Down but not out

Sep 01, 2011
<p><i>Tim Human</i>&rsquo;s monthly M&amp;A column</p>

The number of poison pill defenses in place at US firms has been steadily falling over the last 10 years. In 2001 there were 2,218 poison pills in force at US-incorporated companies, according to SharkRepellent, a firm that monitors corporate takeover defenses. By 2010, this number had dropped to 869.

That doesn’t mean shareholder rights plans are being phased out completely, however. While the number of poison pill defenses sitting on the books has dropped off, it’s easy enough for firms to stick them back up at a moment’s notice. A case in point is Clorox, the household goods company, which in July set up a shareholder rights plan as soon as activist investor Carl Icahn came knocking. Clorox adopted the plan on July 18, after Icahn made a bid of $76.50 and called on other potential buyers to come in and top his offer.

Whether or not a court upholds a poison pill defense as legitimate depends very much on the circumstances. In Delaware, where the majority of US companies are incorporated, judgments have gone both ways in recent years.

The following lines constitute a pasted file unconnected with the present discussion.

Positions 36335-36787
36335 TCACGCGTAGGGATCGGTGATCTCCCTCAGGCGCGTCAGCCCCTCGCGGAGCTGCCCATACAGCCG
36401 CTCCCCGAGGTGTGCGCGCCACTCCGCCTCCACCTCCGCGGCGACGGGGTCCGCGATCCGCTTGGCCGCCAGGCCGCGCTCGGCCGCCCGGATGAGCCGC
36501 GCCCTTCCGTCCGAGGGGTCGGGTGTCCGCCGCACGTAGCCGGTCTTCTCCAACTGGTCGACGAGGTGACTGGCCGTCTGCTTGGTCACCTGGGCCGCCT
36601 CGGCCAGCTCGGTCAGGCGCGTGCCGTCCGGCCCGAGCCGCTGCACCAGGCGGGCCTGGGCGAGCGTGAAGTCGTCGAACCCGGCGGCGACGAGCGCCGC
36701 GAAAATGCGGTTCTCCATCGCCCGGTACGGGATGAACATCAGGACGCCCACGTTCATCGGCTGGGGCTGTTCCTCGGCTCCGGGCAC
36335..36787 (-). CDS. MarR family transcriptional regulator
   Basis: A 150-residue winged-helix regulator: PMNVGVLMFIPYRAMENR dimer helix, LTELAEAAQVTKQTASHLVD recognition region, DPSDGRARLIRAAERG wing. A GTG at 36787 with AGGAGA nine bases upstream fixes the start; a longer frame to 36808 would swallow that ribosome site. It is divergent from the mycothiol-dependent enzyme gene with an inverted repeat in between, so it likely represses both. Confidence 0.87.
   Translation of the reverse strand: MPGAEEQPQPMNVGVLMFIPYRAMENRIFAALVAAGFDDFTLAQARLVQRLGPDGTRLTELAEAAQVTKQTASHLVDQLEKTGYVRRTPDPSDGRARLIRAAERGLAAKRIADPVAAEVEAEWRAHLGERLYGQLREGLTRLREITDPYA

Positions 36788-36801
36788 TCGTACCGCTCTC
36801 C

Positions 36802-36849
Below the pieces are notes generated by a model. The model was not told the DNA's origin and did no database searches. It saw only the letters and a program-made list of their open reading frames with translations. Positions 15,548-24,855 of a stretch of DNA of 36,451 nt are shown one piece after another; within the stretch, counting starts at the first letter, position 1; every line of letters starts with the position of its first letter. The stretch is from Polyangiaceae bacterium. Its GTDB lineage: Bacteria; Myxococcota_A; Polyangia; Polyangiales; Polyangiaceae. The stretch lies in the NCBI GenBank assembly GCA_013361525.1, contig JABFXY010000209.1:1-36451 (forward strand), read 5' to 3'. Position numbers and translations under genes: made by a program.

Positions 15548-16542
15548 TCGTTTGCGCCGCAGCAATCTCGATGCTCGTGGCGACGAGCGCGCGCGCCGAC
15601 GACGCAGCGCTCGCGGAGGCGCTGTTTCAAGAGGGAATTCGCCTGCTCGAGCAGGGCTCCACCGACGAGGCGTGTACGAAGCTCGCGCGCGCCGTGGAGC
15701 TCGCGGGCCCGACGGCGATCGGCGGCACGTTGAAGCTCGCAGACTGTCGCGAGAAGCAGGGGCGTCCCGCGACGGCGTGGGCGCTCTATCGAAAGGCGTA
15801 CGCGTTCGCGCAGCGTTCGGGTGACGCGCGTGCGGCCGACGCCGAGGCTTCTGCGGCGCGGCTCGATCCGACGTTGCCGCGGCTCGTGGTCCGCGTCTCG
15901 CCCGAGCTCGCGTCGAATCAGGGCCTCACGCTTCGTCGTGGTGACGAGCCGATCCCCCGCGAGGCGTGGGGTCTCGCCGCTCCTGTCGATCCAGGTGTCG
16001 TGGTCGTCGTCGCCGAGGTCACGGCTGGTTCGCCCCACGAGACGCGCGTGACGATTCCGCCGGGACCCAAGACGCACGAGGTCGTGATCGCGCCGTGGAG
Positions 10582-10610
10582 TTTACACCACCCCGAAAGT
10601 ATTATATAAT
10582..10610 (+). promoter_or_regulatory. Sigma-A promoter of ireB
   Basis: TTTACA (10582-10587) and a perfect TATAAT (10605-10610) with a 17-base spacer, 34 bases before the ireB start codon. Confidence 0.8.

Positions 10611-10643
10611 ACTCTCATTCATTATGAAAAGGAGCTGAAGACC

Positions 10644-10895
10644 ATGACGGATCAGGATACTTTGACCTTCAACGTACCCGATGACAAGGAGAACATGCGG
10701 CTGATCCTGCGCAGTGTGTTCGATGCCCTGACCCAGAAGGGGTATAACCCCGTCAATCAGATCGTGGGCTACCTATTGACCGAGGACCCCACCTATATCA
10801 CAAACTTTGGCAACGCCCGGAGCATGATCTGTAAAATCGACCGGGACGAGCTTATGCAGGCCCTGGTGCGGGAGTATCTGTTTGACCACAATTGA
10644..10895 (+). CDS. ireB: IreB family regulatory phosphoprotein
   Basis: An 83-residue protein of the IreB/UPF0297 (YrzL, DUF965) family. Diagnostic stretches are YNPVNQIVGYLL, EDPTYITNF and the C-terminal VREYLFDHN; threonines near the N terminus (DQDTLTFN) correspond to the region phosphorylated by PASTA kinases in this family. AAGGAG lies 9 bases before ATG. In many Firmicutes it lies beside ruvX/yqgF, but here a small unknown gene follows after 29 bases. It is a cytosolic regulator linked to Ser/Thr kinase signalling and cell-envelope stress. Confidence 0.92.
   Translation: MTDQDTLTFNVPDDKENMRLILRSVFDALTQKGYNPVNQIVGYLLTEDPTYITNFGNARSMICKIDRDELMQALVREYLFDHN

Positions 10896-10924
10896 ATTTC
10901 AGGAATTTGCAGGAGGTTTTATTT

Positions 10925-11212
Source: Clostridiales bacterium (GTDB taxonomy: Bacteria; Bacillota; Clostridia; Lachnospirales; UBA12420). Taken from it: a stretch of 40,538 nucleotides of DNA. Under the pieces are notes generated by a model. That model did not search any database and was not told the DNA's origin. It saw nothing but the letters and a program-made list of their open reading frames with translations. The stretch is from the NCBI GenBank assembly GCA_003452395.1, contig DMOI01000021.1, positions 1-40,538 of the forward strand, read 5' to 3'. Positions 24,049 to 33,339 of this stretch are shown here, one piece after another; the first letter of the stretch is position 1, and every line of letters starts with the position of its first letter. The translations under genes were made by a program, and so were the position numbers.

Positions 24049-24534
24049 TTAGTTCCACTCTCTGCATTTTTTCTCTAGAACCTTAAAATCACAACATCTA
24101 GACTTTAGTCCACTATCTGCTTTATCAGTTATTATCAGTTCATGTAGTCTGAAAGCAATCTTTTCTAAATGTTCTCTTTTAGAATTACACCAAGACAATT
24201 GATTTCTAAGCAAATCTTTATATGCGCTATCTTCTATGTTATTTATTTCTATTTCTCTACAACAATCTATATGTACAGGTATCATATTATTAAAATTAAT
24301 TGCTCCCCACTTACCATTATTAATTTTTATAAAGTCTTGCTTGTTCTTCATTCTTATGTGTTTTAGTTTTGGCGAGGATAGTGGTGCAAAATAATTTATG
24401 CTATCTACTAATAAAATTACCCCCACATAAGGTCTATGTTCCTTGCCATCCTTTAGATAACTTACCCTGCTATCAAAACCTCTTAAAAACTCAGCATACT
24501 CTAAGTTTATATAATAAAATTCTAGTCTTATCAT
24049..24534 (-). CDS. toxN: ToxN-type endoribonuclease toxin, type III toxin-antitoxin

Pills set up just to protect the board will be looked on unfavorably by judges. But if it is deemed that a bid fails to take into account a company’s long-term prospects, then courts may uphold a poison pill as legitimate.

Another popular reason to bring in a pill is to protect the tax relief companies get from accrued net operating losses; this relief can be lost if control of the company changes.

The number of pills in force has fallen because having a very robust takeover defense ‘has a dampening affect on the valuation of the company,’ says Paul Downs, a partner at law firm Jones Day.

On the other hand, Downs adds, it’s nice to have one in your back pocket in case an activist makes a bid. ‘You may want to trot one out,’ he says. ‘It may be challenged, it may not hold up, but it could slow down the process enough for you to find somebody else or at least just drag things out long enough to discourage the potential acquirer.’

This article appeared in the September print edition of IR magazine.

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